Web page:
The issues at the Eastern University raises many fundamental question in the administration of a University in Sri Lanka its policy and Autonomy of the Universities.
It is not far in history that the Universities had a policy of not giving hostels to students but promoting admission to the closest university to overcome such problem. It was recently that the Ministry had announced that they will give 100% accommodation to all students by 2018. These being political slogans have little reality on the ground. Nearly 30,000 students are enrolled each year to the university and on ball park figure 120,000 would be at the university system at any given moment of time assuming a 4 year course. This means on average a University should have at least 8000 students capacity at the Hostels of each university. At present none has it and none will have it for the next decade given the ground values. General principles have been to allow for first and final year accommodation at each university and additional allowed subject to the availability of space at the hostels. When students demand hostels beyond this and additional houses and accommodation are sought from private owners which range from 2000-10000 rupees per student. These have been given at some Universities including Eastern University. But large numbers find their own accommodation and pay the rent on their own sqeezing the budget of their parents. Why should only some be given the hostel outside paying for private accommodation while others pay for their own is an issue which may trigger a FR application. University would have no option but to pay all students accommodation allowance as a right if the policy is to provide ‘Accommodation to all’ which would mean on average “120,000×5000=600,000,000” six hundred million a month and 7.2 billion a year instead of accommodation. On the alternative if we only provide half then the value would be half of it, still considerable and to an university this would mean around 20 million per month. We understand Eastern University has a bill around 40 million for the existing private accommodations plus services for the a year. If the present crisis is resolved by additional accommodation it would warrant around another 50 million per year only catering to part of the students while others pay their own. Such being the reality in financial terms. The non availability of accommodation in large blocks is also an issue for the Universities to manage and smaller the house bigger the management needs trying to provide facilities.
On a different note, the reason for second year to live with the community also adds value to a multicultural society and the social harmony the country is trying to build. People should know the values of different cultures and their values specially as potential graduates who would eventually become leaders of the country. This practice is available in all universities not only in Sri Lanka but across the globe where Undergraduates live outside during their second years even working as their universities and not ‘free’. It is essential that under free education the values of education should not be traded for convenience. The inability of the students to live with the community may lead to looking at different alternatives other than provide hostel for all which is economically and administratively a nightmare for university administration;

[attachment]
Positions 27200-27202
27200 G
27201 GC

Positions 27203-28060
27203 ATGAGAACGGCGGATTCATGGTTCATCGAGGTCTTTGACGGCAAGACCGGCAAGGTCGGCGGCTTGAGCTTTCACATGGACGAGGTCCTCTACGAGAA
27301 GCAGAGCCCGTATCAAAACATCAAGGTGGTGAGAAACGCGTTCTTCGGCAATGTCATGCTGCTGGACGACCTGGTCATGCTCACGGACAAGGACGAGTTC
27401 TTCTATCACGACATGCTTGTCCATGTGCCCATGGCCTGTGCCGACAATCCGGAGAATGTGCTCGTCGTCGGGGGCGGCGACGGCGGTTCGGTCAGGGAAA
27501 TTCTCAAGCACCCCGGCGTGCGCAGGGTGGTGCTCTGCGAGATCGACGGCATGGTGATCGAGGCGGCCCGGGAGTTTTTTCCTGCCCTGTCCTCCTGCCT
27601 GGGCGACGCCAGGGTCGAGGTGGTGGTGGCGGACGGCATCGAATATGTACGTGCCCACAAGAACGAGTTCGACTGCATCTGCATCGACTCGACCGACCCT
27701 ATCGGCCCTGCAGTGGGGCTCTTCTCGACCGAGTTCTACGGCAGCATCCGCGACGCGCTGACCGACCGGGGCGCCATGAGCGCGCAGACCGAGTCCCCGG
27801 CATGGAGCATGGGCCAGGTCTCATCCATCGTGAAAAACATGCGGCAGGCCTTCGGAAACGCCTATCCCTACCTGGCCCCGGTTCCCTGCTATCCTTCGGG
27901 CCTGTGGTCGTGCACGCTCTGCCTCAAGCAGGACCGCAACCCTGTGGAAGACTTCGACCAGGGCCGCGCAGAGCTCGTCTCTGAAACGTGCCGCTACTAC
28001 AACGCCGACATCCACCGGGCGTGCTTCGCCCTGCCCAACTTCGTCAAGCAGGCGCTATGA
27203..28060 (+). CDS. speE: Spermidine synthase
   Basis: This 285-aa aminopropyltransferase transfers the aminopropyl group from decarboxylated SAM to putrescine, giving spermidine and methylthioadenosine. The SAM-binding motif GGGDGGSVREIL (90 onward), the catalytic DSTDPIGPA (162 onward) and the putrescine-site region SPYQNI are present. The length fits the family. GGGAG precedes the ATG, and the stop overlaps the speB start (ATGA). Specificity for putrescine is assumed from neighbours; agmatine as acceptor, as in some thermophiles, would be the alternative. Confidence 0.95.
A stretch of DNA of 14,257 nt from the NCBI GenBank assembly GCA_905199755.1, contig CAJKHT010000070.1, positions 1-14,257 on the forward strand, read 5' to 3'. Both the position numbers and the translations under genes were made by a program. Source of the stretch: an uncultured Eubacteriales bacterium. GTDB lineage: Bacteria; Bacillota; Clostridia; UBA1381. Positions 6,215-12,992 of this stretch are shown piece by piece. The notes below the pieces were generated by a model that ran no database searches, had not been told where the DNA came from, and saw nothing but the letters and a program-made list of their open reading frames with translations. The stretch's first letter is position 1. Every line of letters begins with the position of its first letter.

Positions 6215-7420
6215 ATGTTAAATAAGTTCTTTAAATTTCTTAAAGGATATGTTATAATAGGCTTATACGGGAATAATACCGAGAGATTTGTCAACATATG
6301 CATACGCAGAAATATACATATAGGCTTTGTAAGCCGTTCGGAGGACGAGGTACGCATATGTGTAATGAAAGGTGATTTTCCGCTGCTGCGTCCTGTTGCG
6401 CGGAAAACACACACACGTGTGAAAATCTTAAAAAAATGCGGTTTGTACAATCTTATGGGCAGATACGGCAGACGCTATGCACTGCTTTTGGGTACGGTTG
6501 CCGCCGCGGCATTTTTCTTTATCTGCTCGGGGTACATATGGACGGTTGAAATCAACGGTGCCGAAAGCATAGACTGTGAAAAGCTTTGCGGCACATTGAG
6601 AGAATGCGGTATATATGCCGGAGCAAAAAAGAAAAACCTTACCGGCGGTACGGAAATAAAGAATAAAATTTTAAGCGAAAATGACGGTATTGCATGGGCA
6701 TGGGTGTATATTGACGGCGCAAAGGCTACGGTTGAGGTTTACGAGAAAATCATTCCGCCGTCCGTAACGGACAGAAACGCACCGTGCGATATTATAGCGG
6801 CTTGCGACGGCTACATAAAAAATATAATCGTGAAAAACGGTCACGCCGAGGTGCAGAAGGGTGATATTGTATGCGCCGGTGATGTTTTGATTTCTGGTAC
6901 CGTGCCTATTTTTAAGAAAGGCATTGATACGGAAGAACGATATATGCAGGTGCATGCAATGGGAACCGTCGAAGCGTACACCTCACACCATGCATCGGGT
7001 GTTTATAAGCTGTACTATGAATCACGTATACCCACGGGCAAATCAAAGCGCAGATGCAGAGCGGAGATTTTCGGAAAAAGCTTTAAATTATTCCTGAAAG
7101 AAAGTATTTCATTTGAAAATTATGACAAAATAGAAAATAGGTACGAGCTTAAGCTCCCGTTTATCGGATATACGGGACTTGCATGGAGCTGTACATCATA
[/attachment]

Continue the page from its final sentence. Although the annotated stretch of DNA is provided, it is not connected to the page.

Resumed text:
- Outsource hostel accommodation where private accommodations are provided in the vicinity, as done in many countries
- Only send students who do not require accommodation to Universities; even currently some universities do not provide accommodation for the first and second years too.
- Revise the principles to allocate students closer to the university to avoid seeking accommodation
- Increase the university accommodation rates (present rates are close to zero and the clamour for the hostel accommodation is also related to the ‘free’ accommodation)
Accommodation adds other responsibilities to the University from canteens, water, sanitation to electricity failure, travel etc. It is unfortunate that an average Vice Chancellor spends around 60-80% of time on Hostel related issues. This leaves no room for the planning of the development of the Universities and many indiscipline also arises from hostel based issues than others in general. For example Ragging is one that is the maximum heard in the hostel related compounds than any other and eradication is not easy given the present context. This is one example.
Police and judiciary
When students violate the regulation to the point that the University administration is unable to handle e.g occupation of the Vice Chancellors office or senate or blockade of a place the University has only one option as a state institution report to the Police for assistance. The delay in action makes the university to paralyse as it has reached its maximum and cannot go beyond. In some cases the action had taken weeks for routine practice which needs to be considered. The University has no option than to close in such cases which needs to be avoided as it affects the entire student community pay for an offence of a few students. The issue becomes more complex when the first years write letters stating that they are against the zero ragging policy or state that they are operating on their own and with no interference from the seniors, options close for further actions. The usage of the anti-ragging act no 20 of 1998 may be the only useful tool and if used would lead to severe punishment by court. Though there is a feeling that this may ruin a student’s life some of the offences committed justify this as this would benefit a larger population of today and tomorrow in hundreds.